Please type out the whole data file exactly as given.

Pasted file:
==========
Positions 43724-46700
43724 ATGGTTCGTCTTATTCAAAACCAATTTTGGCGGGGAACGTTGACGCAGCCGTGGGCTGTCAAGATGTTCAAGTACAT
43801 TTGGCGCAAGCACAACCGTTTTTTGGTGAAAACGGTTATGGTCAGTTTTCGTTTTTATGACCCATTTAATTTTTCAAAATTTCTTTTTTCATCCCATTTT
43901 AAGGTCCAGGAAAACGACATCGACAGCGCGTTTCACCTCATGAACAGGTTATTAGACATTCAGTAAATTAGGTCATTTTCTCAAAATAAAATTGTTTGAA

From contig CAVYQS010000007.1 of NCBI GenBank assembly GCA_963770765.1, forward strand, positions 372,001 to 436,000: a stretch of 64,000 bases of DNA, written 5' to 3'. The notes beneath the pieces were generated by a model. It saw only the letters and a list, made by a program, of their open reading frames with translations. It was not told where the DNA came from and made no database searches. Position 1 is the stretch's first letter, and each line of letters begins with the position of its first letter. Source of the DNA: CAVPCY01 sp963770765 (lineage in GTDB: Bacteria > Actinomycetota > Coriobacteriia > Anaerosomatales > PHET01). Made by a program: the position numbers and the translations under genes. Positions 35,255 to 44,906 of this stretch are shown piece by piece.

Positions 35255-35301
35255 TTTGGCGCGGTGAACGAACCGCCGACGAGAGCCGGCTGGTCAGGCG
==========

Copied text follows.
Positions 43724-46700
43724 ATGGTTCGTCTTATTCAAAACCAATTTTGGCGGGGAACGTTGACGCAGCCGTGGGCTGTCAAGATGTTCAAGTACAT
43801 TTGGCGCAAGCACAACCGTTTTTTGGTGAAAACGGTTATGGTCAGTTTTCGTTTTTATGACCCATTTAATTTTTCAAAATTTCTTTTTTCATCCCATTTT
43901 AAGGTCCAGGAAAACGACATCGACAGCGCGTTTCACCTCATGAACAGGTTATTAGACATTCAGTAAATTAGGTCATTTTCTCAAAATAAAATTGTTTGAA

From contig CAVYQS010000007.1 of NCBI GenBank assembly GCA_963770765.1, forward strand, positions 372,001 to 436,000: a stretch of 64,000 bases of DNA, written 5' to 3'. The notes beneath the pieces were generated by a model. It saw only the letters and a list, made by a program, of their open reading frames with translations. It was not told where the DNA came from and made no database searches. Position 1 is the stretch's first letter, and each line of letters begins with the position of its first letter. Source of the DNA: CAVPCY01 sp963770765 (lineage in GTDB: Bacteria > Actinomycetota > Coriobacteriia > Anaerosomatales > PHET01). Made by a program: the position numbers and the translations under genes. Positions 35,255 to 44,906 of this stretch are shown piece by piece.

Positions 35255-35301
35255 TTTGGCGCGGTGAACGAACCGCCGACGAGAGCCGGCTGGTCAGGCG